Learn the difference between framing and spin/propaganda. Framing is normal; we think in frames. If you want to formulate a policy that is understandable, the policy must be framed so it came be readily communicated. Framing precedes effective policy. When you use framing to express what you really believe and what the truth is, you are just being an effective communicator. Framing can also be misused for the sake of propaganda. I strongly recommend against it.
As do I.
Filed under G Whiz, Message & Strategy, Public Relations, Tips & Tricks, Working Together · Tagged with Alex Greenwood, AlexanderG Public Relations, Big Bird, blogging, Brand identity, conservative, democrat, democrat framing, framing, George Lakoff, issues, Kansas City Public Relations, Kansas City Small Business, kill big bird, liberal, marketing tips, media training, messaging, millionaires, policies, PR, PR tips, progressive, Public TV, tax issue framing, tax millionaires, trust agents
Most PR folks know the syndrome: we’re great at promoting and telling the story of our clients, but not so great at doing the same for ourselves. That’s why it’s important to have someone in your corner who’s a pal–and by pal I mean someone who will tell you the truth when you need to hear it.
A good pal will tell you when your breath isn’t so fresh or you have a stain on your tie. (A pal will tell you when you’re full of it, too–but that’s a different post.)
Professionally, a pal will also tell you that your website needs work or to get your butt in gear and start blogging (in my case, that honor goes to Ms. Shelly Kramer at V3 Integrated Marketing). In that vein, I created a Keynote slide deck for my media training seminar and found it was okay, but more often than not it impeded the flow of my presentation. I showed it to Shelly–and she gently (!) told me that my media training slide presentation needed some…er…okay…a lot of polish.
Shelly recommended I show it to Al.
Al Bonner of Presentation Transformations evaluated my lackluster presentation and told me a number of ways to make it more effective. He zeroed in on the elements that were holding back my presentation (and yes, I am using bullet points–it’s a hard habit to break, Al):
- Too many bullet points. Heck, I had bullet points with bullet points under them.
- Images that were hackneyed and tired.
- Colors and fonts were inconsistent.
- Audio and video slides were clunky.
- I also went a little crazy with the animated transitions–a lot of fancy flights and typewriter effects. I needed to go to Animation Abusers Anonymous.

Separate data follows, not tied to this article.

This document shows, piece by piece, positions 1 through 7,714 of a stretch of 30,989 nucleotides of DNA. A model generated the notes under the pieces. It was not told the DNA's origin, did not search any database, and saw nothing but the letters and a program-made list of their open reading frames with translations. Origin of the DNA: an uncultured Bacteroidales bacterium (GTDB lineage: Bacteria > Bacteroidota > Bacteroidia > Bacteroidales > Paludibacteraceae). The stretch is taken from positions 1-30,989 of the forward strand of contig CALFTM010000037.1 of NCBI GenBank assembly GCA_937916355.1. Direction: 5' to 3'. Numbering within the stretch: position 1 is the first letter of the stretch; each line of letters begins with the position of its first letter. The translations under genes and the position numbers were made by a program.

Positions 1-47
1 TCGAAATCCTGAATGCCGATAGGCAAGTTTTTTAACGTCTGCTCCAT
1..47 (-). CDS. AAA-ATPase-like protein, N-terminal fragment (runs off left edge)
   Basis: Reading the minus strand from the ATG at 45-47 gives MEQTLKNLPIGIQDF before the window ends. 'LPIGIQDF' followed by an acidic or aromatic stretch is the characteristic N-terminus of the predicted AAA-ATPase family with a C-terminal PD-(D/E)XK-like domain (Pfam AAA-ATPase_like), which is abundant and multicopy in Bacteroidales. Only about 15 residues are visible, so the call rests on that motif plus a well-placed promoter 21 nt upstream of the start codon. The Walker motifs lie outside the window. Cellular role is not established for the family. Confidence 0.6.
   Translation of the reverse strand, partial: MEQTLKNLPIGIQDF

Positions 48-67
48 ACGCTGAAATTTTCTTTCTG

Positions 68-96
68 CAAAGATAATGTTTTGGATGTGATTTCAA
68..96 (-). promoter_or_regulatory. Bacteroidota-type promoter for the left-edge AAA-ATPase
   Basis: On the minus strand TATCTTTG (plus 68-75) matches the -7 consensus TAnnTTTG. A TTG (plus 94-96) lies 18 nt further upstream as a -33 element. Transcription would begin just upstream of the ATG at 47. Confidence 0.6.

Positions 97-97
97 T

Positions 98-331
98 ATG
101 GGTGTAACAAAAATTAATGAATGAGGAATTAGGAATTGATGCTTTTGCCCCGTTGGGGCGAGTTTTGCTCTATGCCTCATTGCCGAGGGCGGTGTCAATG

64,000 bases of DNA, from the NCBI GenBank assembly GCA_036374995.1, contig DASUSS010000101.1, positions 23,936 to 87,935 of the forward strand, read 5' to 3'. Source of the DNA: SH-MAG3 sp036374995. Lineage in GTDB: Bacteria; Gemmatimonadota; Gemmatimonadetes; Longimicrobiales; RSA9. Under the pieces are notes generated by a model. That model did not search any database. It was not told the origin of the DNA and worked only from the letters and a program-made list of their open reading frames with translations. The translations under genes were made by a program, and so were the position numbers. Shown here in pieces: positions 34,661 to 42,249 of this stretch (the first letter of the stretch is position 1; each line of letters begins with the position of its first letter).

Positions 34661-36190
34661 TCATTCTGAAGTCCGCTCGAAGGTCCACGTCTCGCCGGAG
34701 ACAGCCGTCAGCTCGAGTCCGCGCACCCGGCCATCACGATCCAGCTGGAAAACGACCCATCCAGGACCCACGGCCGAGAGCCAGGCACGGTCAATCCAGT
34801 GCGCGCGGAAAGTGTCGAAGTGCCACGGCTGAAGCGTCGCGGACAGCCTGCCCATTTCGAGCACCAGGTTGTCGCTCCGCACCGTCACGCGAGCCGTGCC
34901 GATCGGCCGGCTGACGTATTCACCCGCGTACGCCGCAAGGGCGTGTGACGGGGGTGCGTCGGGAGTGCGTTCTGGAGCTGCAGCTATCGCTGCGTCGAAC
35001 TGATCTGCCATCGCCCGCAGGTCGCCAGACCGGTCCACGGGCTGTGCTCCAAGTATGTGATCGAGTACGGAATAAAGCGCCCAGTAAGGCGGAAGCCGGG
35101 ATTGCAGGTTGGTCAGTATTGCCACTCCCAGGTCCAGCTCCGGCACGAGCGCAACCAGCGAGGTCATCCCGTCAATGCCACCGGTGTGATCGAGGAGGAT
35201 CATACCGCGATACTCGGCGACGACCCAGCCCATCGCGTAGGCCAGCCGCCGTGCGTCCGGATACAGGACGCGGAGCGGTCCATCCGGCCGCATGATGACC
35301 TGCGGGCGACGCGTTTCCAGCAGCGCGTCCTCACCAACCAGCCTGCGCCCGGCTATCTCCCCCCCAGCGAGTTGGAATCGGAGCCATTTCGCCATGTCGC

All of these issues conspired to distract from my message rather than enhancing it.
When Al kindly showed me how distracting those elements are, I blushed a little. I’m a professional communicator for Pete’s sake! (Though he did say he had seen worse.) But Al was right. He was that pal who tells you when you’re wearing one brown shoe and one black shoe.
So, Al took my clunky Keynote presentation (he can do PowerPoint, too) and smoothed out the rough spots, cleaned up the transitions, fonts and multimedia elements. What he gave me was a consistent, creative presentation that enhanced my message and will help me focus on sharing information rather than fooling with a gimmicky, clunky slide show.
I’ve posted a truncated version on Slideshare (see below). The limitations of Slideshare prevent you from seeing the video, hearing the audio or experiencing the transitions; but what you do see is a clean, easy to follow slide presentation. Have a look, and if you want to see what Al can do for you, email him.
If you’d like to see the entire transformed presentation live with the video, audio and wisecracking PR dude, contact me and we’ll schedule your very own media training seminar.
Filed under Breaking News: The Media and You, Crisis Communications Plans, G Whiz, Message & Strategy, Public Relations, Tips & Tricks, Working Together · Tagged with Al Bonner, Alex Greenwood PR, AlexanderG Public Relations, Apple, Keynote, Keynote presentation, KS, lawrence, marketing, media training, opportunity knocks, power point, powerpoint, presentation tips, Presentation Transformations. Al Bonner Presentation Transformations, public relations kansas city, Shelly Kramer, Shelly Kramer V3, slides, slideshare, V3
Today we have a guest post by the inimitable Robb Yagmin of PSPR, the firm he runs with PR legend Pete Swickles. Robb is an ex-TVer whose first career was telling stories. He’s interviewed two presidents, many do-gooders and a million criminals. One of the best media trainers in the business, Robb offers up some great tips on acing your TV interview:
So according to FishbowlDC … MSNBC’s Chris Matthews could have restless leg syndrome. He recently was caught bouncing his leg up and down and up and down and up and down while talking about an Obama speech. I’m not going to say if he was happy or mad about the president’s speech, but if you are familiar with the journalist, THAT is not a secret. First, a professional shouldn’t tip his hat one way or another about their political leanings. We all learned objectivity in Journalism 101. But I digress.